SAFE November 1, 2017 at 3:26 PM

Financially speaking, how do you monitor credit?

Whether you’re establishing credit history for the first time, or repairing credit after your score took a hit, the most important part of the process is monitoring your credit. As explained in our blog “Financially speaking, how do you establish credit?”, there are several factors when it comes to calculating credit scores – such as ensuring all of your payments are on time. However, because there are so many influencing variables, it becomes even more important to monitor your credit because things can change so quickly. Developing a system for monitoring your credit, in addition to practicing responsible credit use, is the best way to keep your finger on the pulse of your financial future and minimize the risk of encountering a problem that goes undetected and then spirals out of control.

Credit Score vs. Credit Report

credit-score.pngYour credit score is not the same as your credit report, and both are very important.

Your credit score can be checked monthly, weekly, or daily – it’s up to you. Your score likely fluctuates small amounts on a regular basis, depending on things like your credit use and if you paid your credit card balances in full. There are a few ways to access your credit score, with one of the more popular options being third-party services, including Credit Karma or Credit Sesame. These are convenient ways to view your updated score on a regular basis, however, it’s important to be aware that the services are often made free to you by presenting targeted ads, usually for credit cards. No matter how you decide to monitor your score, be sure to do so regularly and take action if you find your score dropping.

Your credit report, on the other hand, is much more than just a single number, and shows you all the information that goes into calculating your score. Viewing your credit report will give you insights into your entire credit history and current use, as well as allow you an opportunity to spot and correct any errors you may see. Be sure to review your open lines of credit and loans, as a fraudulent account can cause tremendous damage to your score. Also, if you see any missed or late payments that you don’t recognize, be sure to investigate further so you can either pay the amount or remove the derogatory mark if it occurred in error.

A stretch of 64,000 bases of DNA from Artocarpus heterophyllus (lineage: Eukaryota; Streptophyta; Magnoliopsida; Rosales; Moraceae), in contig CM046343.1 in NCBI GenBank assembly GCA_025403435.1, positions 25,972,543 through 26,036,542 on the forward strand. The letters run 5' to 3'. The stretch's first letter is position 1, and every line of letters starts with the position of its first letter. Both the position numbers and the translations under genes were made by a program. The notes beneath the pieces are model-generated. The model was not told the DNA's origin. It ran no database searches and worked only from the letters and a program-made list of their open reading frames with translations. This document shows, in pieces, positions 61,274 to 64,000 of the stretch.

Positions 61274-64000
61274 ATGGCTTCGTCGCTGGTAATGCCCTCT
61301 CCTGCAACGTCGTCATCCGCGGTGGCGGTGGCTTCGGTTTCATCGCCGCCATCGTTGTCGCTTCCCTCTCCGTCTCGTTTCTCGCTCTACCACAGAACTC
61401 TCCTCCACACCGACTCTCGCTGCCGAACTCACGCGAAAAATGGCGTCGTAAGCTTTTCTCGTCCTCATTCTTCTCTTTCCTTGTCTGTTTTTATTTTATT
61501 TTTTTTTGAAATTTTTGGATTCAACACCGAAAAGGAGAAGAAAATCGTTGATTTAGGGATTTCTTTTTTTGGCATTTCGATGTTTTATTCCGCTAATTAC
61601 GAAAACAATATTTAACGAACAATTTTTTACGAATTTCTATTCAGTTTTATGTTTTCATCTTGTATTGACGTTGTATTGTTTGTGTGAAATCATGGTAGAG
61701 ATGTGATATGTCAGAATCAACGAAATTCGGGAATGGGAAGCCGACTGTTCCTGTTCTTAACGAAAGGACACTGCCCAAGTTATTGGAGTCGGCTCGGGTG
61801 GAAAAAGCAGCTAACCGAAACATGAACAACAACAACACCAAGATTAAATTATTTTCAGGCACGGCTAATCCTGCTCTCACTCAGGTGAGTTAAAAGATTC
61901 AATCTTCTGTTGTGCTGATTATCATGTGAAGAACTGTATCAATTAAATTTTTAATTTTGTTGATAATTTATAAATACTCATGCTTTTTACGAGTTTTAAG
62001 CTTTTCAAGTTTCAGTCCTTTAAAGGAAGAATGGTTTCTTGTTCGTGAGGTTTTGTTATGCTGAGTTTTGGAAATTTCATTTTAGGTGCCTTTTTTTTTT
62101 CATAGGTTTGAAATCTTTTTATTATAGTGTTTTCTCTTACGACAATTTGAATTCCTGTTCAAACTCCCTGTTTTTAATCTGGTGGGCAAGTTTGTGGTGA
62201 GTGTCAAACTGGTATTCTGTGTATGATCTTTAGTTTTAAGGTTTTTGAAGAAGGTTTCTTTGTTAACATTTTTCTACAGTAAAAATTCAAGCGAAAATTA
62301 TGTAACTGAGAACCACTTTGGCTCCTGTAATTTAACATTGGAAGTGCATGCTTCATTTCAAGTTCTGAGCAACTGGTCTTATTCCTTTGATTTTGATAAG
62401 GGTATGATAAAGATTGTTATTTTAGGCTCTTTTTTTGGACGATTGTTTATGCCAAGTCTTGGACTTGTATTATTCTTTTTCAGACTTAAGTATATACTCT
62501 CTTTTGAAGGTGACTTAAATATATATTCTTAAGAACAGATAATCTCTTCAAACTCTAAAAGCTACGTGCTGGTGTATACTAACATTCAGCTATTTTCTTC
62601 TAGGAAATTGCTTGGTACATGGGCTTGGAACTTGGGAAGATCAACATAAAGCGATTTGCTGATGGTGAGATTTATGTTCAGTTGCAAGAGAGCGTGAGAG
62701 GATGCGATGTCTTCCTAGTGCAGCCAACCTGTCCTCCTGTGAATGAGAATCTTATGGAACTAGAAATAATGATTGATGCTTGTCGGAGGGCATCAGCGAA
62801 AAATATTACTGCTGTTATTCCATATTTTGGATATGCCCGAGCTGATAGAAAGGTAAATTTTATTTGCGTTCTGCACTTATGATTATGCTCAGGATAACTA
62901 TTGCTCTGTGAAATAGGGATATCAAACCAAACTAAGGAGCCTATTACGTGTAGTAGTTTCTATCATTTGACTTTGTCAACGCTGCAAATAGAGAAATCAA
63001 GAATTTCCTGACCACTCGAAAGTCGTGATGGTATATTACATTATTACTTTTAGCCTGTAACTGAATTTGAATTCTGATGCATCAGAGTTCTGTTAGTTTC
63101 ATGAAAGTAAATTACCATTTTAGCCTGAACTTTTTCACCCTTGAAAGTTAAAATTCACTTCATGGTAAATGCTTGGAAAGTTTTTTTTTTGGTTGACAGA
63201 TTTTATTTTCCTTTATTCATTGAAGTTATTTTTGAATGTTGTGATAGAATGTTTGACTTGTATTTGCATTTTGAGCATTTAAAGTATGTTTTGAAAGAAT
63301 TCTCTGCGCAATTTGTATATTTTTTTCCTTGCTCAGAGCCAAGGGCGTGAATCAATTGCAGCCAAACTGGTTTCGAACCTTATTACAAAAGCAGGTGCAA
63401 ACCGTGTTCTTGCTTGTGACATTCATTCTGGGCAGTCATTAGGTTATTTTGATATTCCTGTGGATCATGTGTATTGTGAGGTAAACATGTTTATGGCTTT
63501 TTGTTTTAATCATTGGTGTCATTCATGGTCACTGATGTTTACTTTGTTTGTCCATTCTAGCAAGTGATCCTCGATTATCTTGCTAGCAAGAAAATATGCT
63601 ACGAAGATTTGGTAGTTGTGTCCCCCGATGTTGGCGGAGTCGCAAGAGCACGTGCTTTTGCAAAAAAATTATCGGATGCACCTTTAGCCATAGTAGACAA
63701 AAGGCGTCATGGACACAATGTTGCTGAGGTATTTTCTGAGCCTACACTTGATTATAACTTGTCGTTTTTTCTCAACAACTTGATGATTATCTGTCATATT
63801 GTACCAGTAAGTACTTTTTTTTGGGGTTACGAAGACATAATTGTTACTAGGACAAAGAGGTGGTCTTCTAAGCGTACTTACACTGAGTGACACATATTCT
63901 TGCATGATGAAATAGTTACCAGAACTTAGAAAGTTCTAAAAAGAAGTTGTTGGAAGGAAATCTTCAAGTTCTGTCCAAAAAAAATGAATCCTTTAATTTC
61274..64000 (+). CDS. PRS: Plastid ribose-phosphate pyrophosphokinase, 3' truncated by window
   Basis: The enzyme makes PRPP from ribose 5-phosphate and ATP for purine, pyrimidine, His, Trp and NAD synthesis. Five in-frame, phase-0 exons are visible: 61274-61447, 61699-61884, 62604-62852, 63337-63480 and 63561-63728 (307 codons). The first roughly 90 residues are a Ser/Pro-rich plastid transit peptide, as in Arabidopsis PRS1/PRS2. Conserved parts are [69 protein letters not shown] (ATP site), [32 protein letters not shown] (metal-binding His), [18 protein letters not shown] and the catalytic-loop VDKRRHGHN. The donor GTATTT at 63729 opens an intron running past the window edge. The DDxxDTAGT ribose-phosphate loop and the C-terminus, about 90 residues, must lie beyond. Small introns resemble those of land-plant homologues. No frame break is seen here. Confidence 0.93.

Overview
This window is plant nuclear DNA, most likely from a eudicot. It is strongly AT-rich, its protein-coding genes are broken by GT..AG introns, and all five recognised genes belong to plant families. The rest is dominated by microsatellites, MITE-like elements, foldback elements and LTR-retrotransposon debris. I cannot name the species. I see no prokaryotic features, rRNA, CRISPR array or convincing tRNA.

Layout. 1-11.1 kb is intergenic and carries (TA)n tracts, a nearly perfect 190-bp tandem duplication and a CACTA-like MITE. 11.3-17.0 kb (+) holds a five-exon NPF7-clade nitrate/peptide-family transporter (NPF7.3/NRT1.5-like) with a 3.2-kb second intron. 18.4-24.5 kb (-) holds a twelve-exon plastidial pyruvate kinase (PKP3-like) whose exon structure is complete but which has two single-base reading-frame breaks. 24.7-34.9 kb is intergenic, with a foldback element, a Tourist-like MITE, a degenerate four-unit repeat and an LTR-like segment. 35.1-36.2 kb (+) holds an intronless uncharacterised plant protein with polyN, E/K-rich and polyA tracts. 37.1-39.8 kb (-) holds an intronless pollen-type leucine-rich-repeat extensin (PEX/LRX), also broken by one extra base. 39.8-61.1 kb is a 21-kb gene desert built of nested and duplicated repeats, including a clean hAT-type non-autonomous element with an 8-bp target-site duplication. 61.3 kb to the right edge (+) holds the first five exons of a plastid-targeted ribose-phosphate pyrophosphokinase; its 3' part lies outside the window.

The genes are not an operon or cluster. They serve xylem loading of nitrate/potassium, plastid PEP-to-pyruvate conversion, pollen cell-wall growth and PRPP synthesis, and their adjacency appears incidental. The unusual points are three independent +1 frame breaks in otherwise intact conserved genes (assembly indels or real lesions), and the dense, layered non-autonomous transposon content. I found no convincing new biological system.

Your credit report can be pulled from each of the three major credit bureaus – TransUnion, Equifax, and Experian – and each bureau will provide one free copy per year. We suggest pulling your report from one bureau at a time every 4 months, so that you can review your report free of charge on a tri-annual basis. To pull your report, visit – if you choose to pull all three reports, you will either have to wait a year before receiving more free copies, or pay for any additional reports you choose to request.

When it comes to your credit score, prevention and vigilance are the best resources at your disposal. Working toward an excellent credit score is a very achievable goal, but it’s important to keep a watchful eye on your credit and catch any unexpected dips. A late or missed payment can be easily corrected, but a bill in collections can be quite the ordeal. One fraudulent charge can easily be disputed, but a stolen identity can have very long-lasting effects. You are your own best advocate, and by monitoring your credit regularly you can take the most effective control to build your brightest financial future.

Financially speaking series:

Part 1: Why is credit so important? | Part 2: How do you establish credit? | Part 3: How do you repair credit? | Part 4: How do you monitor credit? | Part 5: What is interest? | Part 6: How does credit affect you?



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